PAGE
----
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Alexis Herrera remembered as a good friend

Crowd of 300 honor him Tuesday
By: Patty McAlpin, Reporter
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To donate:

An account has been set up at Wells Fargo in Lincoln to help the family of Alexis Herrera. The account number is 9737664327 under the name of Jesus Herrera-Cobos. The telephone number for Wells Fargo is 434-5860.

 

Family and friends gathered for an hour the evening of Jan. 29 in the place Alexis Herrera loved best to remember him and honor his memory – on the soccer field at Lincoln High School.

The crowd of about 300 stood in a circle with a framed photo of Alexis at the center, holding candles and shedding tears, to observe a moment of silence and talk about the son, friend and teammate they loved.

Alexis took his life Jan. 19. He was a Lincoln High School and Phoenix High School graduate and played on the Lincoln High School boys’ soccer team.

Lincoln High School student Edson Garcia, one of the vigil organizers, thanked those who came.

Garcia said he has known Alexis since sixth-grade.

“We played soccer out here,” Garcia said. “He’s gone but he’s still with us.”

Garcia invited anyone who would like to speak to come forward.

Alexis’s parents, Jesus and Marilyn Herrera, walked to the center of the crowd. They thanked everyone who came to the candlelight vigil.

“Let’s not go through something like this again,” Jesus Herrera told the crowd. “Children, enjoy your parents and parents, enjoy your children.”

“God loaned me Alexis,” Jesus Herrera said. “I have good memories. Some are sad. Some are joyful moments.”

Marilyn Herrera told the youth that she “is grateful for the love and affection” they showed her son.

“My son had such a big heart and he was an example of a great friend,” Marilyn Herrera said. “I’ll never understand what led him to make this decision. Whatever happens in your life, it’s not worth making the same decision. I loved my boy. You can’t imagine what a mother goes through.”

Marilyn Herrera said she knows there is speculation in the community about why her son chose to take his life, but “one thing is for sure. I do not have an answer for you as to why he did it.”

After they spoke, Alexis’ parents held each other tightly.

Lincoln High School graduate Jose (Lalo) Bocanegra, who also helped organize the vigil, called Alexis a “brother on the field.”

“He’s gone now but I remember him as a warrior,” Bocanegra said. “I remember the smile on his face. He was always so happy.”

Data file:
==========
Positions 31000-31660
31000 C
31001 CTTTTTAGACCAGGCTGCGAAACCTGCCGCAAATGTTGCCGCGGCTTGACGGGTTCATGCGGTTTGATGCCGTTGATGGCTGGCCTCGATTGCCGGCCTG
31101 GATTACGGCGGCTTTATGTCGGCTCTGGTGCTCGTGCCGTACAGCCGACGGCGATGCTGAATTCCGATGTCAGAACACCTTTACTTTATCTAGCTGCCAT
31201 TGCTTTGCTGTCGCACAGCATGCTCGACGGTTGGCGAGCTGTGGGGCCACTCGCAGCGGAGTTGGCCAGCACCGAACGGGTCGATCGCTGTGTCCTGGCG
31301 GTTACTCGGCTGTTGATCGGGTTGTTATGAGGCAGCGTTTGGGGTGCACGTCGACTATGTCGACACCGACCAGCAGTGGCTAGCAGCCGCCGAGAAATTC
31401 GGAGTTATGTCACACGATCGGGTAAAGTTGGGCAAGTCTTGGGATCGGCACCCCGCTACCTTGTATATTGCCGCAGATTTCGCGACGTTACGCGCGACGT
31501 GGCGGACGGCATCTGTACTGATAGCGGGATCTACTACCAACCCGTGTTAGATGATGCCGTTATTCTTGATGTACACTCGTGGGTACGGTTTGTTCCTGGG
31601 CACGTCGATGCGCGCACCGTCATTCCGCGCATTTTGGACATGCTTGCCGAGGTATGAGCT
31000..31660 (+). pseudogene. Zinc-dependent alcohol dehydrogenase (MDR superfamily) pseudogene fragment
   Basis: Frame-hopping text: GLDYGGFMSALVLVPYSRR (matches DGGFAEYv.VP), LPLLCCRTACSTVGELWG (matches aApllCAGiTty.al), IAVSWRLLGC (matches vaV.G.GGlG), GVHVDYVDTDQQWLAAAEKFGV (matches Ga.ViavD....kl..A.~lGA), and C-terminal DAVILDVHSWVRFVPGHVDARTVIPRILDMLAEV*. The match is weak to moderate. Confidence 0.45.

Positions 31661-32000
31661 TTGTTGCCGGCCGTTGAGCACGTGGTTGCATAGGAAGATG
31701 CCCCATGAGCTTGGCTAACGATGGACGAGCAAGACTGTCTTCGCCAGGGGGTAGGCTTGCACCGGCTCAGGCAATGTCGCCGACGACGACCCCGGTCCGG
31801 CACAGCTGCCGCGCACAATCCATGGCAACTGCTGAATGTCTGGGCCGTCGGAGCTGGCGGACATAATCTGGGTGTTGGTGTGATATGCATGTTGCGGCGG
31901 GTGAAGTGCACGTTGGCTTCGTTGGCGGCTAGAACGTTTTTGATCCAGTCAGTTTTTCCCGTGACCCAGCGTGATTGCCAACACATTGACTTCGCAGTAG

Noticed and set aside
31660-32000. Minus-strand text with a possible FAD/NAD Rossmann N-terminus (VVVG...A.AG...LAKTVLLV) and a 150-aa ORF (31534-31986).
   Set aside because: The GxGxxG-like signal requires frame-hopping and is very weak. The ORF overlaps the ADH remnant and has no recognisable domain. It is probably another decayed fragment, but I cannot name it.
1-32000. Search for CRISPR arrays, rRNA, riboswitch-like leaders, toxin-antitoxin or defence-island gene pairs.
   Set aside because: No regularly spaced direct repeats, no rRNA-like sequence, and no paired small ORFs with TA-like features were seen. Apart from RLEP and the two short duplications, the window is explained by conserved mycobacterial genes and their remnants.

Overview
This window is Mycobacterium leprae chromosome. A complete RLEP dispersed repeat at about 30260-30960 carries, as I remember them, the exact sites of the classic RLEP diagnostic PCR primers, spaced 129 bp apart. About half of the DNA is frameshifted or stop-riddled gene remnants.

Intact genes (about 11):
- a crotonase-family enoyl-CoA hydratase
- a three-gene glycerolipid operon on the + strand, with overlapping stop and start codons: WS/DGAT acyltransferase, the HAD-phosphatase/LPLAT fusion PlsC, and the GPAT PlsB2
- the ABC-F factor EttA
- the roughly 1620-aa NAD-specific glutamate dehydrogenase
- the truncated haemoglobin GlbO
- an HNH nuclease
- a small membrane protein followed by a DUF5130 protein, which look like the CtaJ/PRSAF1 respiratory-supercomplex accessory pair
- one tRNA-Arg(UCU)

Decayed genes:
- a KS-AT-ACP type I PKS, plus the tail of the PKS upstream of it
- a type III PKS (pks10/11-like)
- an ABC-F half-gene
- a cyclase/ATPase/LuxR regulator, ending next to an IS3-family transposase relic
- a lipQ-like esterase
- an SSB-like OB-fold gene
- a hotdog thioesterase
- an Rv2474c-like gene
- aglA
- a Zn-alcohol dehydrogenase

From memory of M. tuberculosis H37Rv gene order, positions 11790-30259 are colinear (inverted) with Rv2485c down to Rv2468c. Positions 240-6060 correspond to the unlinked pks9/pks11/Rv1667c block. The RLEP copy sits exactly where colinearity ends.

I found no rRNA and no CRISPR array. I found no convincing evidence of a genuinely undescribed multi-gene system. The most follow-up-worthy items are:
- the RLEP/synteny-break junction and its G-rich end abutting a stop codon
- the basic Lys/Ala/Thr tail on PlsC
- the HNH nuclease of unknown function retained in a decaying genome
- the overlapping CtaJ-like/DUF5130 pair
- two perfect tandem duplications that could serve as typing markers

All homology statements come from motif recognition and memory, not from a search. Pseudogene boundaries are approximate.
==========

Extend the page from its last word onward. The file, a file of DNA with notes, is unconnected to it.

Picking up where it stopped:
Alexis’s soccer teammates created a circle within the circle around his picture.

“As teammates, we love each other as homies,” Bocanegra said. “No one wants to think that something like this could happen to us. Here we are looking at Alexis through a frame. Never give up on life.”

Church of the Harvest Pastor Dan Beltran recalled that Alexis came to the church’s Peace for the Streets program a few times.

“I remember his smile and his posture,” Beltran said. “He stood ready to either run or jump. He was a very active boy. He loved being around people.”

Beltran asked the crowd if he could speak a blessing over them. Alternating in Spanish and English, Beltran blessed them and told them, “It’s amazing to see how much you can love someone. Life is a gift. I understand life can be hard. I was young once. There are good people out there to listen to you. God places people on Earth to help you. Maybe it’s a priest, a rabbi, grandma, a mom, a teacher. Never give up on life. You have a bright future.”

 

Soccer tournament raises funds for family

A soccer tournament was played Sunday in remembrance of Alexis Herrera.

Lincoln High School teacher Jason Treanor said 300 attendees at the soccer tournament from 9 a.m. to 4 p.m. Sunday helped raise money to help Herrera’s family.

Eight teams participated. The players were part of men’s league teams representing Lincoln, Roseville, Rocklin, Auburn and Grass Valley.

Grass Valley beat Lincoln 3 to 1 to win the tournament.

Coach Nacho Bautista, whose son, Isaul Bautista, played soccer for Lincoln High School the past two years, spearheaded the tournament. His wife, Abigail, ran the snack bar. Community members donated the food.

Between the tournament entrance fees and the snack bar, approximately $1,500 was raised to give the Herrera family.